Synopsis top ↑
This book is designed to complement available soil physics and vadose
zone hydrology texts (e.g. Hartge/Horn: Essential Soil Physics, Kutliek/Nielsen: Soil Hydrology or Bohne's Introduction to Applied Soil Hydrology) by providing more than 200 additional practice
exercises with detailed answers.
The material presented in this book is suitable for beginning to graduate level students and may be studied either independently or in conjunction with formal classes.
The main features for the book arose from discussions while Lazarovitch was a postdoctoral student at Arizona. At that time, we recognized the desirability of additional exercises to accompany available books which understandably must concentrate on presenting subjects and explaining concepts. Inclusion of detailed solutions presents sufficient detail for discussion as well as to clarify concepts, both for students and teachers.
The topics of soil physics are explored in nine categories: solid phase, soil water relations, saturated water flow, unsaturated flow, field water processes, chemical fate and transport, heat and energy transport, soil gases and transport and soil variability.
Experts in these topics were chosen to complete the corresponding chapter including the questions and the solutions. We worked with the chapter authors in order to provide some commonality of layout and style as well as provide feedback in terms of appropriateness and validity.
After the reader selects a problem of interest, we encourage first solving independently and then to compare results with the given detailed answer. Many questions require short answers, but some require a spreadsheet or program. Liberal references are made to EXCEL of which familiarity is assumed although the reader can use other programs if preferred. Several problems are also logically solved using HYDRUS-1D, STANMOD, ROSETTA and RETC which are available in the public domain. In Chapter 9, use can be made of WINASTSA, also available in the public domain, although some of the presented results were performed with ISATIS, a proprietary program. The appendix of the book summarizes various file names with the associated problems. These files are available in the CD provided with the book and also will be available for downloading in the WebPage of the first editor: http://cmsprod.bqu.ac.il/Enq/Units/bidr/Faculty_Members/Lazarovitch.html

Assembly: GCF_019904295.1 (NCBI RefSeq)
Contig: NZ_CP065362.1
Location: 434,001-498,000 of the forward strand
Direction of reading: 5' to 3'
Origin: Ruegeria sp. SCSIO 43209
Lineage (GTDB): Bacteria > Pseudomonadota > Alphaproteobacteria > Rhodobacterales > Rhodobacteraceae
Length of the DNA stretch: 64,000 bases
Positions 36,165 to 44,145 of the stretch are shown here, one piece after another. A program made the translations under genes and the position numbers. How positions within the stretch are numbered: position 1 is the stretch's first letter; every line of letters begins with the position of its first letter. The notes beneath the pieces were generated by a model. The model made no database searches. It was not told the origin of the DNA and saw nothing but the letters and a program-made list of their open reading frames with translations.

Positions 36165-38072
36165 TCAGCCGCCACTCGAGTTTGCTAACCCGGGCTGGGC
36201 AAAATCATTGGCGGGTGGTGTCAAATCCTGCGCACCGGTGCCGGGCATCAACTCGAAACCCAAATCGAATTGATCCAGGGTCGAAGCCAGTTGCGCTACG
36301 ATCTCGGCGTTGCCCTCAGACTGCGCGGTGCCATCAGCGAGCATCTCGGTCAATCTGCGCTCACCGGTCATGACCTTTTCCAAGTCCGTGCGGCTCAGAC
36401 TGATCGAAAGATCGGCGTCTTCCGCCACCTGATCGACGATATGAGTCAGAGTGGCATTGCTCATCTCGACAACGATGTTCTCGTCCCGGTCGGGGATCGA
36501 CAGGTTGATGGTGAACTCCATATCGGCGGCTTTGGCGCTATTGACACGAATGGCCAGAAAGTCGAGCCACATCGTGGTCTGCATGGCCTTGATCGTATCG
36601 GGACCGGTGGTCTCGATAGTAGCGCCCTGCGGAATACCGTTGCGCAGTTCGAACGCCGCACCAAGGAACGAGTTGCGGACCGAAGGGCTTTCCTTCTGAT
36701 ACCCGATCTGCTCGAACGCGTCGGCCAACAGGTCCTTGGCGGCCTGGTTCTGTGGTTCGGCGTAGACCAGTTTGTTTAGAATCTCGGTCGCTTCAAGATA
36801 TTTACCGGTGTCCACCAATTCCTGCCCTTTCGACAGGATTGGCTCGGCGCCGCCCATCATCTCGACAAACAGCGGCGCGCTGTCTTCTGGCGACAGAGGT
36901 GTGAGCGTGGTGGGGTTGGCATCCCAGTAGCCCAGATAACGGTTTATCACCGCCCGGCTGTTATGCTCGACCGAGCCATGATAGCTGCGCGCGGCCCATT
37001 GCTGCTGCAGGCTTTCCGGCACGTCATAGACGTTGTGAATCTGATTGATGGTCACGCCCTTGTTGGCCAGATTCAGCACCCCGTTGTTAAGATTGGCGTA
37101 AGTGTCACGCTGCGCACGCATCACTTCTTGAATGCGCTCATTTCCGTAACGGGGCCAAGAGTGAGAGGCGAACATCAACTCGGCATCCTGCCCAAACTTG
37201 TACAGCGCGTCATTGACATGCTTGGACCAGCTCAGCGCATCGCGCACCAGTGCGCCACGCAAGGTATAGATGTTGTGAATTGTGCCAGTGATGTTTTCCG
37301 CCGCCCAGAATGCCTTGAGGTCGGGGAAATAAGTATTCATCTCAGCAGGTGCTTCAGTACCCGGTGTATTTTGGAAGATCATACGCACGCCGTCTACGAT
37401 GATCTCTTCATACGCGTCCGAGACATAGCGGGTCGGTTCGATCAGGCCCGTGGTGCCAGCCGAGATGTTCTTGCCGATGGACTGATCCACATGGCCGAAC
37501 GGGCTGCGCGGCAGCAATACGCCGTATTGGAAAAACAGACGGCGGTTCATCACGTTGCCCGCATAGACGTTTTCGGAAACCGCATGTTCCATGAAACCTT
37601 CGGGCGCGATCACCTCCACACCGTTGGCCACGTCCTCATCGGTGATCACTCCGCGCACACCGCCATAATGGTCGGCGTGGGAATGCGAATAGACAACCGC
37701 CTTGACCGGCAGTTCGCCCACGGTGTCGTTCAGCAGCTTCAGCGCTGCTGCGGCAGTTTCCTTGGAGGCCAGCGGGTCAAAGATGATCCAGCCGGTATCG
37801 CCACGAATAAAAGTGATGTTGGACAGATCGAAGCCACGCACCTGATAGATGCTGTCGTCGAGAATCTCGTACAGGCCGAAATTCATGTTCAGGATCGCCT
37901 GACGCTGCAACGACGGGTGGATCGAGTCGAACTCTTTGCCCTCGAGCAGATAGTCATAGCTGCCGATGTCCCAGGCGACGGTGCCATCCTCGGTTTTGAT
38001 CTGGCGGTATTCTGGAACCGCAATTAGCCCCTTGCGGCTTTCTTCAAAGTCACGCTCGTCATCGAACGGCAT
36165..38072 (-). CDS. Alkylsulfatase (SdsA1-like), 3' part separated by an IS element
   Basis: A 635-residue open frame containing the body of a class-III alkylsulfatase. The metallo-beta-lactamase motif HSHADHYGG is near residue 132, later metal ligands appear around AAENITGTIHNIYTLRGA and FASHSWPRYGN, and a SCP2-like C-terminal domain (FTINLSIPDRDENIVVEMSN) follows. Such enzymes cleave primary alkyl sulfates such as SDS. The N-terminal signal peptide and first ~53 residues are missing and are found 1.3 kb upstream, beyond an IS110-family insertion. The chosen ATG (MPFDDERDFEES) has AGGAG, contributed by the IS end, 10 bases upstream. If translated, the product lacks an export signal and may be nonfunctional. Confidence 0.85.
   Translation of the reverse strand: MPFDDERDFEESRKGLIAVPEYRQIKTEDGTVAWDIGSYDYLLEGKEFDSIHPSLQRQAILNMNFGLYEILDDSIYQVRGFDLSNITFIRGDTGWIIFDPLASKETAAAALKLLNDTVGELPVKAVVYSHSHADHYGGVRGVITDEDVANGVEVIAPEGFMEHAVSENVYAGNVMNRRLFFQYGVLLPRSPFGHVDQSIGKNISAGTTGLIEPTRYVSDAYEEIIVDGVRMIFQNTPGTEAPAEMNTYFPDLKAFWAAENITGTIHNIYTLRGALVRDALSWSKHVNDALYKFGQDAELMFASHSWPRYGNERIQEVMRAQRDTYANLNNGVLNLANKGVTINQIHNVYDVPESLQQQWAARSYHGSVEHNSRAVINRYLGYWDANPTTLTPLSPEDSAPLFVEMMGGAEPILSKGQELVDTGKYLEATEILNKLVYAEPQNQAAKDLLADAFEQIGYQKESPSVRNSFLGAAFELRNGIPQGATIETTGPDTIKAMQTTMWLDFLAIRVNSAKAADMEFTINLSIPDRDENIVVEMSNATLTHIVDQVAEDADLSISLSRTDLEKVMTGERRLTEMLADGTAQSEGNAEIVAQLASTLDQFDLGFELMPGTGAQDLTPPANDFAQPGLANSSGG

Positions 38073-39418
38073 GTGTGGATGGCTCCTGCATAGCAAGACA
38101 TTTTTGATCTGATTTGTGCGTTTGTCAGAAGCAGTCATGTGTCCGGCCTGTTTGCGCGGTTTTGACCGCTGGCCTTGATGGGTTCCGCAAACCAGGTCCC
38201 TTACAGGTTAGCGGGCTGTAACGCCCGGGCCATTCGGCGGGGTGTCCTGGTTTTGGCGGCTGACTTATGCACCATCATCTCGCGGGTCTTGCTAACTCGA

As most students soon find out, notations and conventions in soil physics take on a variety of forms. Here, each chapter has its own symbol list although, insofar as practical, we encouraged consistent notations across the entire book. Generally soil water potential expressed as energy per unit weight is favored and results expressed in appropriate length units. Soil water content, 6 without extra subscripts or adjectives refer to water content on a volumetric basis. Ultimately, notation and rounding of numbers have been left primarily to the chapter authors. We have striven to be rigorous with respect to signs regarding flow, whether dealing with water, energy, solutes or gases. In order to differentiate between positive and negative flow, careful attention to the coordinate system is required.
The cartoons in the beginning of each chapter and the Albert Einstein quotes at the end of each chapter are added mostly for entertainment. It probably is a surprise to many readers that one of Einstein's early papers dealt with soil erosion (Einstein, A., 1926. The cause of the formation of meanders in the courses of rivers and of the so-called Baer's Law. Read before the Prussian Academy, January 7, 1926).